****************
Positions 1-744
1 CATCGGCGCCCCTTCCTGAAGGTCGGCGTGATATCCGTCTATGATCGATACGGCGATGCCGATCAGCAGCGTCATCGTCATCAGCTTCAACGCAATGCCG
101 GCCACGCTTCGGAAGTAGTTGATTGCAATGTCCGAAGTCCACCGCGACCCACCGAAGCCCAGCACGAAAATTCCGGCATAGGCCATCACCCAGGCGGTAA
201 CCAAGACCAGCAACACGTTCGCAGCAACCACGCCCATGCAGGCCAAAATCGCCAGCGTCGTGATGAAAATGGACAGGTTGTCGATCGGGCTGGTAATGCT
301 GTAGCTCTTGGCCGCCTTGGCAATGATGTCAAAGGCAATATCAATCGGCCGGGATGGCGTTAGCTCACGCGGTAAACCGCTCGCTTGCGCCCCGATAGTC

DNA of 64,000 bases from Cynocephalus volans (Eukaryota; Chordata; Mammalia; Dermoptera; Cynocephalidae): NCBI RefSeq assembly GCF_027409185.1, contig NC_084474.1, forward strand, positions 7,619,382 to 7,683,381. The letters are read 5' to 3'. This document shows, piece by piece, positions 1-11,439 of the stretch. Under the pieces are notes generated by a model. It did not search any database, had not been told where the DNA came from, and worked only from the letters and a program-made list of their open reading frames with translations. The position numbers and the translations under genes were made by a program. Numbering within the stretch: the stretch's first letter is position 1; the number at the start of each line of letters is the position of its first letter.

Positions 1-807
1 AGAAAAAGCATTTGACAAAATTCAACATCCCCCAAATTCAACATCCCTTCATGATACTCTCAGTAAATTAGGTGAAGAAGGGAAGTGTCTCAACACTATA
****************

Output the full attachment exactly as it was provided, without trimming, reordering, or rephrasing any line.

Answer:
Positions 1-744
1 CATCGGCGCCCCTTCCTGAAGGTCGGCGTGATATCCGTCTATGATCGATACGGCGATGCCGATCAGCAGCGTCATCGTCATCAGCTTCAACGCAATGCCG
101 GCCACGCTTCGGAAGTAGTTGATTGCAATGTCCGAAGTCCACCGCGACCCACCGAAGCCCAGCACGAAAATTCCGGCATAGGCCATCACCCAGGCGGTAA
201 CCAAGACCAGCAACACGTTCGCAGCAACCACGCCCATGCAGGCCAAAATCGCCAGCGTCGTGATGAAAATGGACAGGTTGTCGATCGGGCTGGTAATGCT
301 GTAGCTCTTGGCCGCCTTGGCAATGATGTCAAAGGCAATATCAATCGGCCGGGATGGCGTTAGCTCACGCGGTAAACCGCTCGCTTGCGCCCCGATAGTC

DNA of 64,000 bases from Cynocephalus volans (Eukaryota; Chordata; Mammalia; Dermoptera; Cynocephalidae): NCBI RefSeq assembly GCF_027409185.1, contig NC_084474.1, forward strand, positions 7,619,382 to 7,683,381. The letters are read 5' to 3'. This document shows, piece by piece, positions 1-11,439 of the stretch. Under the pieces are notes generated by a model. It did not search any database, had not been told where the DNA came from, and worked only from the letters and a program-made list of their open reading frames with translations. The position numbers and the translations under genes were made by a program. Numbering within the stretch: the stretch's first letter is position 1; the number at the start of each line of letters is the position of its first letter.

Positions 1-807
1 AGAAAAAGCATTTGACAAAATTCAACATCCCCCAAATTCAACATCCCTTCATGATACTCTCAGTAAATTAGGTGAAGAAGGGAAGTGTCTCAACACTATA